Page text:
One of Sioux City's richest men traveled with Thomas Edison to watch 1878 Eclipse
Everybody's excited about the solar Eclipse happening Monday but over a hundred years ago one of Sioux City's richest men went with one of the World's Famous Inventors out west to see the Eclipse.
We bring you the exclusive story you'll see only here on Siouxland News, a history about the two men who shared this journey together.
Beyond the trails and trees, bears and bison once called Stone State Park home.
They were apart of the big experiment run by an eccentric naturalist.
His name was Daniel Hector Talbot and he may be unknown to many people today, Talbot, a wealthy man, was considered to be Sioux City's most eligible bachelor during his time.
An his role in Sioux City's history was profound.
"It's fascinating to get a person like Talbot who had an interesting business life, had interesting hobbies," said Tom Munson, Archival Clerk at the Sioux City Public Museum.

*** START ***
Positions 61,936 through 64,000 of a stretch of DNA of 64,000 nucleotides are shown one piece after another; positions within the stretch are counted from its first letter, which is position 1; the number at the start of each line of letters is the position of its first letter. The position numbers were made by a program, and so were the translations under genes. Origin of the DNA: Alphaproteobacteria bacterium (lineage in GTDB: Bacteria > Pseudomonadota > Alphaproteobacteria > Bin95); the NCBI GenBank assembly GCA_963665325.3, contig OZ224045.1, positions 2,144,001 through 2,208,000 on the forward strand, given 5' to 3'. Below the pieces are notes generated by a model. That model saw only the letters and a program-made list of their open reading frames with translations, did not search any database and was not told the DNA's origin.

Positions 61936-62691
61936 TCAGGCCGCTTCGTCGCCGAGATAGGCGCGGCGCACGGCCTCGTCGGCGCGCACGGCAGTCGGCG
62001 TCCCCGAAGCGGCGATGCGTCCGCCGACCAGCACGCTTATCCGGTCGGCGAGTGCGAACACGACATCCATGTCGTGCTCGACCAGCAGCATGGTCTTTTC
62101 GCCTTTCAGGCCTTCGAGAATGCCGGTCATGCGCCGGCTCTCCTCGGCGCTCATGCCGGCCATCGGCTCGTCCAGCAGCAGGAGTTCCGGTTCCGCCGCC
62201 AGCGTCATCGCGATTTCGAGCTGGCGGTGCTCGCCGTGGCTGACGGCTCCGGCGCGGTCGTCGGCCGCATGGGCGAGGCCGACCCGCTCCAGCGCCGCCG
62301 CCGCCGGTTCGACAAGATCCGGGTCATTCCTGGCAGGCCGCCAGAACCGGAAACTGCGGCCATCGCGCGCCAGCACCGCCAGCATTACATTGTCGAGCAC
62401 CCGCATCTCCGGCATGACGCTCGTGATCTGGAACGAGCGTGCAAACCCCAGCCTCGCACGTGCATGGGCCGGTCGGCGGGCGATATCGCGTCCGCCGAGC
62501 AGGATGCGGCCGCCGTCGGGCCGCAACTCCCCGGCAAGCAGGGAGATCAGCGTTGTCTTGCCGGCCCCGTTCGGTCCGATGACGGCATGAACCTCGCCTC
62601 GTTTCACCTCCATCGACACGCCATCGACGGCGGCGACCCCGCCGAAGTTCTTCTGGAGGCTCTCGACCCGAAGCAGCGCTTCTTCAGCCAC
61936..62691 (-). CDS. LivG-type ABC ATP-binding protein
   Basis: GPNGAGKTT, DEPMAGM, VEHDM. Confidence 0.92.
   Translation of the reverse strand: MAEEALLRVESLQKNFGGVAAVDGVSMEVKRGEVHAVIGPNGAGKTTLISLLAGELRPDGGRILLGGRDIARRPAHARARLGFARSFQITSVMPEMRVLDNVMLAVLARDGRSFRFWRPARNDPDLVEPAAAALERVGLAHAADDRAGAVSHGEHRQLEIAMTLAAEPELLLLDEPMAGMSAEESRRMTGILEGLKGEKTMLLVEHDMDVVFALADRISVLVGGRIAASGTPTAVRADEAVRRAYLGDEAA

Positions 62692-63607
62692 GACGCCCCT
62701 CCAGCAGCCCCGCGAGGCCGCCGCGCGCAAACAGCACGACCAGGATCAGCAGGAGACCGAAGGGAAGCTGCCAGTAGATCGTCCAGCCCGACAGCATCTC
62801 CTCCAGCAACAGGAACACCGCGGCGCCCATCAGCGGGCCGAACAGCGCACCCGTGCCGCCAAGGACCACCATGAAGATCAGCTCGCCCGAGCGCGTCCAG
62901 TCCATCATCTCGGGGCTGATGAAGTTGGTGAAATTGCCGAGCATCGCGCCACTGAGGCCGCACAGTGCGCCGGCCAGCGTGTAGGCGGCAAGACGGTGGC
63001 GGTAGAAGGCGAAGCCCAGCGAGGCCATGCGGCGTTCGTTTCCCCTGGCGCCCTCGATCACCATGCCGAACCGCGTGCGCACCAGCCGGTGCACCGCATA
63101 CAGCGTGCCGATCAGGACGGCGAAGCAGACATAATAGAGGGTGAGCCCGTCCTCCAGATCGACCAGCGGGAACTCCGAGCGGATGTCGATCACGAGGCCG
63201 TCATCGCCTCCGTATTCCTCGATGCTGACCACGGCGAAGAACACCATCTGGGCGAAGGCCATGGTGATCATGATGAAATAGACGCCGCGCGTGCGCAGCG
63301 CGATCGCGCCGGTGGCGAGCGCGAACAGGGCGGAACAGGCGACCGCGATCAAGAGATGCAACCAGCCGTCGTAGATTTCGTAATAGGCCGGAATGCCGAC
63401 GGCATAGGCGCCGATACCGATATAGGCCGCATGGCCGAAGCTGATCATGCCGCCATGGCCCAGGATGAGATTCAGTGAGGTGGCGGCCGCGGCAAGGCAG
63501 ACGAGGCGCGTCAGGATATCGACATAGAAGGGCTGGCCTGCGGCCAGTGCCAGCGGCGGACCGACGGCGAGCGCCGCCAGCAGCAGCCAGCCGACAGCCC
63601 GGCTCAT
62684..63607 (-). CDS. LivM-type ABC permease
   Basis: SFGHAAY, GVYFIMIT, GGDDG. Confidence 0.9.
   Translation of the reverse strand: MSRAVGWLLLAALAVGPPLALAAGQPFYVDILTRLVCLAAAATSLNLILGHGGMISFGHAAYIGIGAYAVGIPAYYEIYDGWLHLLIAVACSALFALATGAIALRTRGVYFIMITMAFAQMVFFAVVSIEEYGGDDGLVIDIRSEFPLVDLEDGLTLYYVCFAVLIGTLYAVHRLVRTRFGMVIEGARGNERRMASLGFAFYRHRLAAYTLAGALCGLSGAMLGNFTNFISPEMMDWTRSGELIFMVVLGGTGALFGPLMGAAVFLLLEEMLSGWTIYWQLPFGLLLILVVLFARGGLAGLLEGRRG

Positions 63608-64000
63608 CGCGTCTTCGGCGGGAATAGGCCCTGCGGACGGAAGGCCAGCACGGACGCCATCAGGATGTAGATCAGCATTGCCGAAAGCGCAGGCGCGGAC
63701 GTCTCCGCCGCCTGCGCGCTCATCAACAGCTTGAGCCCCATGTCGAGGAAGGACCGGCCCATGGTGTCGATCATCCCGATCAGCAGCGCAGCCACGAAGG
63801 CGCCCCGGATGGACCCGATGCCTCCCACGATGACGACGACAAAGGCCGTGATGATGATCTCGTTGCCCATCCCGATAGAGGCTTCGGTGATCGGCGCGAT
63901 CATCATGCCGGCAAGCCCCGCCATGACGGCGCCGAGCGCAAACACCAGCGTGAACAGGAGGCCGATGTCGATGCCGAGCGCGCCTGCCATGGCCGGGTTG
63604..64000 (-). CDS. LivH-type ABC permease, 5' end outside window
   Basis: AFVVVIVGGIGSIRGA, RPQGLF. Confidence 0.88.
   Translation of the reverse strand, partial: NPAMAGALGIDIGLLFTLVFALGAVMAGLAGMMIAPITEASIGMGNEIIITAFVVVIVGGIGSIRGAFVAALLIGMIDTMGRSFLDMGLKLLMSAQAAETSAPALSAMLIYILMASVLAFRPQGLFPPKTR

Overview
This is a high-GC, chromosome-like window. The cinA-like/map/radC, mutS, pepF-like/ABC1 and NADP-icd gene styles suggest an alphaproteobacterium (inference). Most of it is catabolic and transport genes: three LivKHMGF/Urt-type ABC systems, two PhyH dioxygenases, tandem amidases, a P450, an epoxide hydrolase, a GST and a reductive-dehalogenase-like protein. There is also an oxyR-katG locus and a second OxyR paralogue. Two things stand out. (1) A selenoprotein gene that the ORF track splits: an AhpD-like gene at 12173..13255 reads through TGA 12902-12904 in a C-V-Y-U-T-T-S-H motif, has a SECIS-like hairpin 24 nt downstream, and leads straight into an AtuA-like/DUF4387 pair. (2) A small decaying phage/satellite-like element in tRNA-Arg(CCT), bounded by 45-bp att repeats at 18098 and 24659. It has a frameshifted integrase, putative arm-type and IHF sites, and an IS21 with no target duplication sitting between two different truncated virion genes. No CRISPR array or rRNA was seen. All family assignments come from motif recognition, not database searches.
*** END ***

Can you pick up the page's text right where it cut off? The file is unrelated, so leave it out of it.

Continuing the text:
Talbot not only donated thousands of birds to the University of Iowa he owned land that would later be called Stone State Park.
Munson knows very well of Talbot's history.
"There is a road on the Westside named for him, Talbot Road which goes up to Stone," said Munson.
But there's more to his past, than his proprietorship.
In July 1878, an eclipse emerged and that year, Talbot traveled to Wyoming to watch it.
But this time, the bachelor wasn't alone. Accompanying him was World Renown American Inventor Thomas Edison.
The two men journeyed out west that July to witness the phenomenal view capturing photos of the solar eclipse those copies along with Talbot's journal entries, now stored and saved at the Sioux City Public Museum.
"It's funny the scientific expedition on which one of the most noted scientist, Thomas Edison was involved," said Munson.
And in 1895, Thomas Jefferson Stone took on Talbot's farm. His son would transform the farm into a park, before the city sold the entire land to the state of Iowa.